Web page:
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Destination Guide

A Walking Tour of Downtown

Starting Place: Seattle Center at Fifth Avenue and Mercer Street

Our journey begins at the Seattle Center, built in 1962 as part of the Century 21 Exposition. Seattle Center houses numerous tourist attractions, including the Pacific Science Center, Paul Allens Experience Music Project, and Key Arena, home of the Seattle Supersonics. Most visitors come to the Center for Seattles most famous and most visible landmark, the Space Needle, and all will enjoy the ride on its glass elevators and the panoramic views from the observation deck.

The center holds one end of the Monorail (also built for the 1962 Worlds Fair), and our tour continues with the 90-second 1.3-mile ride from the Seattle Center to Westlake Center (Fourth Ave and Pine St), the commercial new kid on the block and a popular arcade for shoppers and strollers, who can shop in the mall, visit the nearby department stores, or sit outside and watch people amid Robert Makis granite sculptures and waterfalls. When you?ve had your fill, head south on Pine Street to First Avenue to Seattles historic, multi-level Pike Place Market. Founded in 1907, its the citys most popular destination, with its famous fish merchants, farmers market, and seemingly endless abundance of shops and restaurants.

Heading east on First Avenue, down the hill, stop by the Seattle Art Museum (First Ave and University St) with its aesthetically controversial Hammering Man sculpture outside. Just a few blocks on you'll enter Pioneer Square (First Ave and Jackson St). The square was once a Native American village and with the white settlers it became a Wild West Main Street lined with brothels. It was also the center of a busy logging industry until the city was demolished in the Great Fire of 1889. The city was rebuilt on the ruins. The square has since survived lean financial times and is now very healthy both economically and culturally, hosting an eclectic mix of businesses and art galleries. If you're with children, or have a taste for kitsch, cap off your walk with the 1.5-hour Underground Tour, which will gives a sense of what Seattle life was like before the fire.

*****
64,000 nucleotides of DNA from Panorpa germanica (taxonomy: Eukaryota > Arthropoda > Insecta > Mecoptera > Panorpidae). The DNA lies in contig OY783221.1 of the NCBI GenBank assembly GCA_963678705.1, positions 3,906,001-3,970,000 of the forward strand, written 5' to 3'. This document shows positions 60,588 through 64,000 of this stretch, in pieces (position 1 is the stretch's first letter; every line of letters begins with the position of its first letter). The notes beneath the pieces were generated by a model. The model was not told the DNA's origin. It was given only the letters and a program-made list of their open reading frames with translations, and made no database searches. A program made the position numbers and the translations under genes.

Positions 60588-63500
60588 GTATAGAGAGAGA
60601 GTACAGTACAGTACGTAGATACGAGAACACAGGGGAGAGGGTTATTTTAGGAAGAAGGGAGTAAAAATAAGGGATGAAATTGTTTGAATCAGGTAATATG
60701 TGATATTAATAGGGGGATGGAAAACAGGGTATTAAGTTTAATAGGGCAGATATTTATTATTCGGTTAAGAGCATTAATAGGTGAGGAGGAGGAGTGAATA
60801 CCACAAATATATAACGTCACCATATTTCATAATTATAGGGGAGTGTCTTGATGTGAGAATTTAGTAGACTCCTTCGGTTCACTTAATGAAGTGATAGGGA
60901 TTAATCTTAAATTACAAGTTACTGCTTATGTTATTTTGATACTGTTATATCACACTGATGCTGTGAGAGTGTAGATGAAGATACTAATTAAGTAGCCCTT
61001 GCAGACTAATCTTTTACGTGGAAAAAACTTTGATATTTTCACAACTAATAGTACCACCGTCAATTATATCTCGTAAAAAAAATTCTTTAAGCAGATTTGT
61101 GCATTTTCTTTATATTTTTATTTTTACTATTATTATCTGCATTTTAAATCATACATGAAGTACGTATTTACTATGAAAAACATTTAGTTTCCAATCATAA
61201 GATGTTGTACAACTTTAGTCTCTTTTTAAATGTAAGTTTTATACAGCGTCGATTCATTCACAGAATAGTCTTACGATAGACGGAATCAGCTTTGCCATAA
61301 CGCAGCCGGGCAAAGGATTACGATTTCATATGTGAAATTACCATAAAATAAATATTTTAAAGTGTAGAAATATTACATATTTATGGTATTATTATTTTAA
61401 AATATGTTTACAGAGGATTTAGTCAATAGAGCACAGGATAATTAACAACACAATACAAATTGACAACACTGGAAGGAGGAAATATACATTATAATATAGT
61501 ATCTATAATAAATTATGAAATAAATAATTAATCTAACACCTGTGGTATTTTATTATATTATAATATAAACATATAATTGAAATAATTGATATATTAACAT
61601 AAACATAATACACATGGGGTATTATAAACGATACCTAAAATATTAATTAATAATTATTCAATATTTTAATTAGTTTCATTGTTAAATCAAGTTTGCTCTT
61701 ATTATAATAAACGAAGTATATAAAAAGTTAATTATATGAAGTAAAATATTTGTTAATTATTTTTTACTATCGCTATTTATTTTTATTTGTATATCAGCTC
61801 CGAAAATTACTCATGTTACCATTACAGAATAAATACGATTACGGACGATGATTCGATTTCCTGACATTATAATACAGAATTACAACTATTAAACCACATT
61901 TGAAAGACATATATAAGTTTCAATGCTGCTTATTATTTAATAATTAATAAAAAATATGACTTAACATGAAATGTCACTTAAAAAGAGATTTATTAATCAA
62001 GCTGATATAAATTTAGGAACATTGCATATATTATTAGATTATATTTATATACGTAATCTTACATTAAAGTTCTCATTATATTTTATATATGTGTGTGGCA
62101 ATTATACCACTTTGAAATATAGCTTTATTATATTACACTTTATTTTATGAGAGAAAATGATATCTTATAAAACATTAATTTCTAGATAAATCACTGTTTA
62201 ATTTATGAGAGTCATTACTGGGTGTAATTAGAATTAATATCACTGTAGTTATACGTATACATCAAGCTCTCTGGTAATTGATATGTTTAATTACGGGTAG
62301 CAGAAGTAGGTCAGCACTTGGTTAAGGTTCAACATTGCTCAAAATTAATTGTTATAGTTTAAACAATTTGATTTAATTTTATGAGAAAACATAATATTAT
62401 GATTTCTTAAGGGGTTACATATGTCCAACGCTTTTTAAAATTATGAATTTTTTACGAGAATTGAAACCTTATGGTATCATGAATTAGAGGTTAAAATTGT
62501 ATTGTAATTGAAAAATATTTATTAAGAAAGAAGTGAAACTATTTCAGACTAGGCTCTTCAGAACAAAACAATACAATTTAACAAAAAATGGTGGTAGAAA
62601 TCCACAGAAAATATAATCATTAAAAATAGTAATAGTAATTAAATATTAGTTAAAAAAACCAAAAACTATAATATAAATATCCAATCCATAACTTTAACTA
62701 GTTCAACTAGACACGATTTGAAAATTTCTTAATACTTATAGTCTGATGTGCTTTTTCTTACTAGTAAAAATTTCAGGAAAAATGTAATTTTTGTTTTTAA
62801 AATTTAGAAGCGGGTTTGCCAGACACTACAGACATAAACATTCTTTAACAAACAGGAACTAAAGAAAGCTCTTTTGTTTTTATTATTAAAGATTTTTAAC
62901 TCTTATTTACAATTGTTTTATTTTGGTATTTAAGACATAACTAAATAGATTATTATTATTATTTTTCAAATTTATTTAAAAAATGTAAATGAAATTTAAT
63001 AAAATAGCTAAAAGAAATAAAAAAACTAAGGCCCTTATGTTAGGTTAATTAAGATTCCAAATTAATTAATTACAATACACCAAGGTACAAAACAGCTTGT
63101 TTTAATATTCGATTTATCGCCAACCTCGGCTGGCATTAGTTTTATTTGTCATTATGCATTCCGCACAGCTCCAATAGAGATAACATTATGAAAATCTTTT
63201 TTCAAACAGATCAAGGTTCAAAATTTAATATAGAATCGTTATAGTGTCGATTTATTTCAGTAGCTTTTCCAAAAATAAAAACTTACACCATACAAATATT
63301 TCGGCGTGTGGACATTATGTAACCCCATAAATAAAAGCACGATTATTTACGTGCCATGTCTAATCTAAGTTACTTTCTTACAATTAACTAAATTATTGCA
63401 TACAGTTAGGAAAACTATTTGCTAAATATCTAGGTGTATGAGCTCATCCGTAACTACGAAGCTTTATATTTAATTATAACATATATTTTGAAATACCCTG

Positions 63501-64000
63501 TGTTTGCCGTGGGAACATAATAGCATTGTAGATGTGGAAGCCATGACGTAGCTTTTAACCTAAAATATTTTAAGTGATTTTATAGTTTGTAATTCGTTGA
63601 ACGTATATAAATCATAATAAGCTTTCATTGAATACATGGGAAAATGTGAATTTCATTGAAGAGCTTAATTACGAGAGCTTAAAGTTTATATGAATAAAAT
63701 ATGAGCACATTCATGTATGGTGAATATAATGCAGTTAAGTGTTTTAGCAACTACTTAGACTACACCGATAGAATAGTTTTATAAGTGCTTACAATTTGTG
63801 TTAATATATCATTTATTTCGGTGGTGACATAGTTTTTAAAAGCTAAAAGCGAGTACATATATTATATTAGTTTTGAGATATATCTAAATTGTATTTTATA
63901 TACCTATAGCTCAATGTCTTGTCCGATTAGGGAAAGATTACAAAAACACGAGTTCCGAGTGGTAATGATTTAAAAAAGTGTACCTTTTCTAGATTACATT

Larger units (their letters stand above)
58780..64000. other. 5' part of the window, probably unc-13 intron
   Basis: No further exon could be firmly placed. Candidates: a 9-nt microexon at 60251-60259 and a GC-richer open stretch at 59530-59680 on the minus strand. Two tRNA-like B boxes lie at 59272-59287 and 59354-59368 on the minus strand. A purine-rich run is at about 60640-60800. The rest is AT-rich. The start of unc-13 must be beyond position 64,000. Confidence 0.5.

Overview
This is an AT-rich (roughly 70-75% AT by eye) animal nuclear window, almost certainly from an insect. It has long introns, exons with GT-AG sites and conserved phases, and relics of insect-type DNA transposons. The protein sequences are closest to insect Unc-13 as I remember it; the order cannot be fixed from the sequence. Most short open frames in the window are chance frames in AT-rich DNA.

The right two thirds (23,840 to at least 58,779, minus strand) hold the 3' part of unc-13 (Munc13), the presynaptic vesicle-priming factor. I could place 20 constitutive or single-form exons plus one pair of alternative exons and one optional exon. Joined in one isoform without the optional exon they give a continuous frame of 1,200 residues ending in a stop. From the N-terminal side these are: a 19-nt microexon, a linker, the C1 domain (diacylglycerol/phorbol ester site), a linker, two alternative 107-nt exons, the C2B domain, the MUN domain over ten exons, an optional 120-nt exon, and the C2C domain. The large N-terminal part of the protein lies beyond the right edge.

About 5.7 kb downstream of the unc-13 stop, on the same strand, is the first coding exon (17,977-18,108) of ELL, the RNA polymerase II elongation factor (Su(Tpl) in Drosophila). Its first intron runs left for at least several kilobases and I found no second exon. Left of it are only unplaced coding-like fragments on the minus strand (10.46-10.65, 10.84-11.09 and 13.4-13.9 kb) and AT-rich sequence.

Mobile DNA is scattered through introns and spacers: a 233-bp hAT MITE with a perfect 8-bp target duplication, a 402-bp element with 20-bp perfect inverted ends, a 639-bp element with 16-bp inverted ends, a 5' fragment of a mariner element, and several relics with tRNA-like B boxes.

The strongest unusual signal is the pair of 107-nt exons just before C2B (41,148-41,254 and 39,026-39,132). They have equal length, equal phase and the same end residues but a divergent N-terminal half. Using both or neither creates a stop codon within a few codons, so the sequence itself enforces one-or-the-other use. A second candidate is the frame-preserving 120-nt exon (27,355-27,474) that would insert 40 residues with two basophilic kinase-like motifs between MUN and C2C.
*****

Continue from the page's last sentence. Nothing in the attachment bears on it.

A Tour of the Arts in Seattle

Starting Place: Seattle Center at Fifth Avenue and Mercer Street

Seattle has a thriving arts scene, with highly regarded theater and music groups, museums and galleries. The arts tour follows roughly the same course as the walking tour. We begin in Seattle Center, where the Opera House hosts Seattle Opera, one of the most acclaimed opera companies in the United States, known in particular for its internationally recognized interpretations of Wagners Ring cycle.

From Seattle Center stroll down the hill on Second Avenue to the newly constucted Benaroya Hall (Second Ave and Union St), which provides the Seattle Symphony with an excellent acoustic space. The Seattle Art Museum lies a block away on First Avenue, and theater buffs will seek out the nationally recognized A Contemporary Theater (ACT) a few blocks away at Seventh Avenue and Pine Street.

As you continue down the hill toward Pioneer Square, you'll encounter the real hub of Seattles art community in a thick concentration of galleries. The Greg Kucera Gallery on Third Avenue always has high-quality offerings, and has even displayed Frank Stella sculptures, William Blake engravings and cutouts from Matisses late period. A throng of galleries fills the area between First and Second Avenues on Occidental Avenue, most notably the Davidson Galleries and the Grove/Thurston Gallery.

Perhaps the best time to set out on this tour is the first Thursday of every month, when many galleries and the Seattle Art Museum stay open late, some even offering wine and cheese to those who stop to admire the art. Catch an early show at ACT, take a tour of the galleries and cap off your night with a cappuccino in the downstairs cafe at the Elliott Bay Book Company.

Jeff Hipolito